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The slowdown in China and the United States will slow global growth in 2022 (IMF) – La Tribune


The horizon at the end of the tunnel is still far from clearing. After more than two interminable pandemic years, the global economy enters 2022 in a thick fog. The appearance of the Omicron variant last November in South Africa and the mess in the supply chains continue to disrupt the functioning of the economy.

The spread of this variant on all the continents has forced the States to once again strengthen the restrictive measures even if they are less drastic than during the years 2020 and 2021. To this are added the inflationary pressures which are multiplying all over the planet.

In this degraded health context, the International Monetary Fund (IMF) has revised down its gross domestic product (GDP) growth forecast for 2022 to 4.4% from 4.9% last October, a drop of 0.5 points.

In search of pre-crisis growth

After a dizzying fall in 2020 (-3.1%), global growth rebounded well last year to 5.9%. Despite advances in vaccination, the prolongation of the health crisis is constantly postponing the return to a pre-crisis growth trajectory.

After the World Bank a few days ago, Chief Economist Gitah Gopinath believes in a blog post that “The continued global recovery faces multiple challenges as the pandemic enters its third year. The rapid contagion of the Omicron variant has led several countries to take further restrictions on mobility and increased shortages labor.”

Gitah Gopinath will leave his place in a few weeks to the Frenchman Pierre-Olivier Gourinchas at the helm of macroeconomic research at the institution based in the United States.

French economist Pierre-Olivier Gourinchas takes the reins of research at the IMF

The United States presses the brake, the IMF sharply downgrades its forecasts (-1, 2 points)

Clouds are now gathering over the US economy. After an abysmal plunge in 2020 (-3.4%), the engines of the American productive apparatus nevertheless ran at full speed in 2021 (5.6%). The rapid advances in vaccination after the arrival of Joe Biden in the White House and the support measures for American families have enabled consumption to pick up again.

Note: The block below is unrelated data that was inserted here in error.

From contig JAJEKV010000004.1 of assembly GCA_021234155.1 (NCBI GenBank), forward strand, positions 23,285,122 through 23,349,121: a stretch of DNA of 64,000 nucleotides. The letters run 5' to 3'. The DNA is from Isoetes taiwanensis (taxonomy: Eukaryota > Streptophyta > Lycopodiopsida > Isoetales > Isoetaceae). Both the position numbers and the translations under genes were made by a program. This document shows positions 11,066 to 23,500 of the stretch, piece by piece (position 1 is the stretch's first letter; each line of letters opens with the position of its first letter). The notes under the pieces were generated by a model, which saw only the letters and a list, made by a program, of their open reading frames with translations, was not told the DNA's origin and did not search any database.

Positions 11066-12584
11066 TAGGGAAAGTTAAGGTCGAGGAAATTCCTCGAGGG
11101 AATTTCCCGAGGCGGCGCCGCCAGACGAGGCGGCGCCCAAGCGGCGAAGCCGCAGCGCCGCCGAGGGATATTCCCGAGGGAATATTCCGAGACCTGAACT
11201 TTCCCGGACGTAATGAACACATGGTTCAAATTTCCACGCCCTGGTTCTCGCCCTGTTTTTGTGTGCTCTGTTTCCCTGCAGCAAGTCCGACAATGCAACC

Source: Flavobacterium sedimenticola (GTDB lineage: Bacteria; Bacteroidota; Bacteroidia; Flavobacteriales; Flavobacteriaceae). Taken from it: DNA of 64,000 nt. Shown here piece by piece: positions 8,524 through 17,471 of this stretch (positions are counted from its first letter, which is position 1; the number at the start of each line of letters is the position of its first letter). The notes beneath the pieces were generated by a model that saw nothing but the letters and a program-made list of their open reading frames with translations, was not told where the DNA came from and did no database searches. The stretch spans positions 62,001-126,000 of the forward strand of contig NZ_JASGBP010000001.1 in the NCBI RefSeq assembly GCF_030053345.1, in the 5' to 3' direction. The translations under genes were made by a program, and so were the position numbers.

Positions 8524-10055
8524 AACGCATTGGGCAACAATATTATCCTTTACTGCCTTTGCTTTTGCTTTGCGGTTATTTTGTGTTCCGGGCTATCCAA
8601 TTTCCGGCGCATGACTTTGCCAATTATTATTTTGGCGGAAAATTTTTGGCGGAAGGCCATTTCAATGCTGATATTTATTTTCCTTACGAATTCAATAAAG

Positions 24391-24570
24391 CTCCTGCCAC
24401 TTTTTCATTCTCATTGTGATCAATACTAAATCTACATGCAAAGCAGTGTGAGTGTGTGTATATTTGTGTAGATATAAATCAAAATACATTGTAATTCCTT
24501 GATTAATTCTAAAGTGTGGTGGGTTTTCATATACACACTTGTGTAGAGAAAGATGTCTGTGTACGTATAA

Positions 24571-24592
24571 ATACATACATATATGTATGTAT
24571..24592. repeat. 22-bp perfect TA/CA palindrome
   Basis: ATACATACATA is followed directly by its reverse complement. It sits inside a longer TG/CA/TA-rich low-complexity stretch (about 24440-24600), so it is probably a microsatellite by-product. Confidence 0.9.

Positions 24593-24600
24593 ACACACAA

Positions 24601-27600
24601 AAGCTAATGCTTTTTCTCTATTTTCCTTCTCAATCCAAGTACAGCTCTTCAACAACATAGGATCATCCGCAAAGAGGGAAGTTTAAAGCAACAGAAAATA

Despite the announcement of massive investment plans intended to modernize infrastructure and ensure the energy transition as part of the famous “Build Back Better”, the Democratic head of state has had to face violent opposition in Congress.

Added to this is the sharp rise in consumer and producer prices. US Federal Reserve Chairman Jerome Powell announced a tightening of monetary policy after injecting billions of dollars into the economy and major debt buybacks at the start of the health crisis. Results, the IMF has significantly revised its growth forecasts downwards to 4% against 5.2% last October.

Joe Biden’s expansionary fiscal policy could come under severe strain ahead of the midterm elections at the end of the year. Indeed, the Republicans and the pro-Trump are likely to want to block the various reforms of the Head of State while taking advantage of the divisions within the Democratic camp.

China on the decline

As for the engine of global growth, the Chinese economy is expected to slow down sharply in 2022. After peaking at 8.1% in 2021, expected GDP growth is 4.8% this year versus 5.6% in last fall’s projections.